In 1802, German composer Ludwig van Beethoven wrote a heart-wrenching letter to his brothers, describing the deafness that forced him to “live like an exile” and yearn for death. Beethoven kept going for another 25 years, propelled by his music, but he begged them to have his hearing loss studied and publicized, so that “so far as possible, the world may be reconciled to me after my death.”
Two centuries later, a team of international researchers has answered that plea by sequencing Beethoven’s DNA, preserved in locks of his hair that collaborators and fans collected as treasured keepsakes.
The central ailment of Beethoven’s life was his hearing loss, which began in his mid-20s. He also suffered from debilitating gastrointestinal symptoms and attacks of jaundice. An autopsy revealed that he had cirrhosis of the liver, pancreatitis and a swollen spleen. Medical biographers have debated what killed him at the age of 56 and whether his liver disease was the result of excessive drinking or some other cause.
The scientists studying his DNA did not discover a clear explanation for Beethoven’s deafness. But they identified genetic risk factors for liver disease, and they found signs he had a hepatitis B infection that could have contributed to his cirrhosis. They also found evidence that one of Beethoven’s relatively recent ancestors had a child with someone other than their spouse.
The study, published Wednesday in the journal Current Biology, illustrates the power of DNA to explore fundamental questions about life in the distant past. But most diseases are not purely genetic, so the data is limited in what it can reveal.
“I love this paper. Zeroing in on one extraordinarily famous individual — it feels a little bit like time travel,” said Robert C. Green, a medical geneticist at Brigham and Women’s Hospital in Boston who was not involved in the research. “It isn’t so much the specific questions they answered as the fact that they ruled a few things out, searched for others, and made some truly original findings.”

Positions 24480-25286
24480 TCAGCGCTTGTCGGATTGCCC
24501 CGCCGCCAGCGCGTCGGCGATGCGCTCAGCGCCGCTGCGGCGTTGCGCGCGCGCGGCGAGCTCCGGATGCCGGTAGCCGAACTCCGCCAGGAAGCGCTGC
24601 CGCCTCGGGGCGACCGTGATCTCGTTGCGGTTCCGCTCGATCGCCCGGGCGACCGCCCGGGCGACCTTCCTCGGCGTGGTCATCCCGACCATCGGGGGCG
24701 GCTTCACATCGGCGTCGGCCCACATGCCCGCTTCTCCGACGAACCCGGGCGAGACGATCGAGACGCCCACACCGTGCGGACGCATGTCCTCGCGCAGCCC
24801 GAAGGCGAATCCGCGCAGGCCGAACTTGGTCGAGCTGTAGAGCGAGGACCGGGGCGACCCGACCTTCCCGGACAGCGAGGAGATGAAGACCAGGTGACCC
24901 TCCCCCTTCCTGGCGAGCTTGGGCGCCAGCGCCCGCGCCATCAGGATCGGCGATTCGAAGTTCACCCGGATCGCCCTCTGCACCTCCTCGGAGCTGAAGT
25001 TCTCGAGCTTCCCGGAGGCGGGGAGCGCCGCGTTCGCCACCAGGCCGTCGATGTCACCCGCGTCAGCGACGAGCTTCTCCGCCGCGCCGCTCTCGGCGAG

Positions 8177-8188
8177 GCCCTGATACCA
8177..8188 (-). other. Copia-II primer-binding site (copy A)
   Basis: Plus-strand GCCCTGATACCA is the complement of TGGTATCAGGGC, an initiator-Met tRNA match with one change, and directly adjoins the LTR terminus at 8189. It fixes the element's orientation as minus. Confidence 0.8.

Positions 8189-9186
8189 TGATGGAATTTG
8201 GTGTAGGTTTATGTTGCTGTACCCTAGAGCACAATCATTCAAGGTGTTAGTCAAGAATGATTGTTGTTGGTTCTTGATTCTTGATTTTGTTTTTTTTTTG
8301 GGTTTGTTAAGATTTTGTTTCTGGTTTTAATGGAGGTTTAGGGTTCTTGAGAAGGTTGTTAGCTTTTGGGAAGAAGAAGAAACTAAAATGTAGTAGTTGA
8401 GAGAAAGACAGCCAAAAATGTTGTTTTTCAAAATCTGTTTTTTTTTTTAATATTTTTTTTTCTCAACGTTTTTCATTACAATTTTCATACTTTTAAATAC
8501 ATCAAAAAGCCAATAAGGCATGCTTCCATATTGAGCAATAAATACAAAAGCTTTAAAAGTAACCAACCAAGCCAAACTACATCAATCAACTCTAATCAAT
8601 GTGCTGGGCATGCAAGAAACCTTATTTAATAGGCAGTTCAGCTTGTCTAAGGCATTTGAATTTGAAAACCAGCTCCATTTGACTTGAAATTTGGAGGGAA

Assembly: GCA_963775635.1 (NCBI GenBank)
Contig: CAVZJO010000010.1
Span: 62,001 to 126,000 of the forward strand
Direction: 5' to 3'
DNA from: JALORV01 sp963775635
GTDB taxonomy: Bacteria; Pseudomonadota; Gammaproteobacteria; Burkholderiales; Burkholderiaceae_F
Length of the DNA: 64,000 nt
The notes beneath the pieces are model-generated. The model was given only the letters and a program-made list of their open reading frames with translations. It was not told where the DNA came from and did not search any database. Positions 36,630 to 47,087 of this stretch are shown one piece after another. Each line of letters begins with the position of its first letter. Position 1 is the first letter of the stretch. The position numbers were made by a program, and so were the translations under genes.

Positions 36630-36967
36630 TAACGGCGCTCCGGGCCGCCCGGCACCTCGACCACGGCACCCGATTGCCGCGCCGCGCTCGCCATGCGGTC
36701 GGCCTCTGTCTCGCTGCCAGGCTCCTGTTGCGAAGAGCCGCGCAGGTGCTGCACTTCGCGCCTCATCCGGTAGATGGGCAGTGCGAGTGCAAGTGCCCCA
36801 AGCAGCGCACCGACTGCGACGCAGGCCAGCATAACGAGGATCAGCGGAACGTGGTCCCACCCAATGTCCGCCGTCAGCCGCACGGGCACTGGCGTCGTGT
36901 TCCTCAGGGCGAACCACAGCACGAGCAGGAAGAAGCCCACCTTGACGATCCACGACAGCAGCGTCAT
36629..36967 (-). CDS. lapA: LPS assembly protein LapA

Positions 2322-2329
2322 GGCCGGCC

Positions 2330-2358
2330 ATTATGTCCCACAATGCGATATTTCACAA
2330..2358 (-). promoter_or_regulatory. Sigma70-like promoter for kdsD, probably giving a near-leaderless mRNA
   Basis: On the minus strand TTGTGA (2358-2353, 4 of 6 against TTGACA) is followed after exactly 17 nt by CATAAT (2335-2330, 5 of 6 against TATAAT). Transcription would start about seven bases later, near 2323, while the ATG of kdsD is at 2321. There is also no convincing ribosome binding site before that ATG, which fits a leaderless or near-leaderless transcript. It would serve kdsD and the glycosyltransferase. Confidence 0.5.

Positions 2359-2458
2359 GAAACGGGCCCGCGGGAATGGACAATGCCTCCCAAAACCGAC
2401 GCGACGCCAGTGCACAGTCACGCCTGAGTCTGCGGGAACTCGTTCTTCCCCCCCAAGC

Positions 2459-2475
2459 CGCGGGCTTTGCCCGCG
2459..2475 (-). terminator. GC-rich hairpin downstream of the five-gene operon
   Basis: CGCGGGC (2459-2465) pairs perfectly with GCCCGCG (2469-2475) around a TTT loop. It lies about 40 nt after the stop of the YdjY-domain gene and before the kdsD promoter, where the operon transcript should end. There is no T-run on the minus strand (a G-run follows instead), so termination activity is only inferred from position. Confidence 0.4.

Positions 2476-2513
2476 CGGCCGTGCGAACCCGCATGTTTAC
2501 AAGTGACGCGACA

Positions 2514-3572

The goat vs. Beethoven’s curls
Exploring the lives of historical celebrities using DNA analysis is still a relatively scattershot enterprise, in part because of a lack of well-preserved samples and the murky ethics involved.
Beethoven’s fame during his lifetime presented researchers with an opportunity: relatively easy access to many sources of putative DNA. Friends and admirers famously kept locks of his hair as mementos, many of which have been preserved over the years by private collectors and museums.
But first, they had to prove the hair came from Beethoven, a feat the composer himself made more challenging. The year before Beethoven died, the wife of a colleague earnestly wanted a lock of his hair, but she became the victim of a prank. Beethoven and his secretary instead sent a coarse snip of a goat’s beard, similar in texture and color to his own curls.
“The lady was overjoyed at possessing this supposed memorial of her saint, proudly showing it to all her acquaintance; but when her happiness was at its height, some one, who happened to know the secret, made her acquainted with the deception that had been practised on her,” according to an 1840 biography by Anton Schindler. When Beethoven learned of the lady’s humiliation, he sent a lock of his own hair that is today known as the Halm-Thayer lock. It was one of the samples that the researchers studied.
The team had a second essential element: consent from Beethoven himself, in the form of the written pleas to his brothers for his hearing loss to be studied.
“That’s as good as it goes, from getting consent from a person in the past to be studied,” said Johannes Krause, an expert on ancient DNA at the Max Planck Institute of Evolutionary Anthropology who leads the lab where the composer’s genome was sequenced.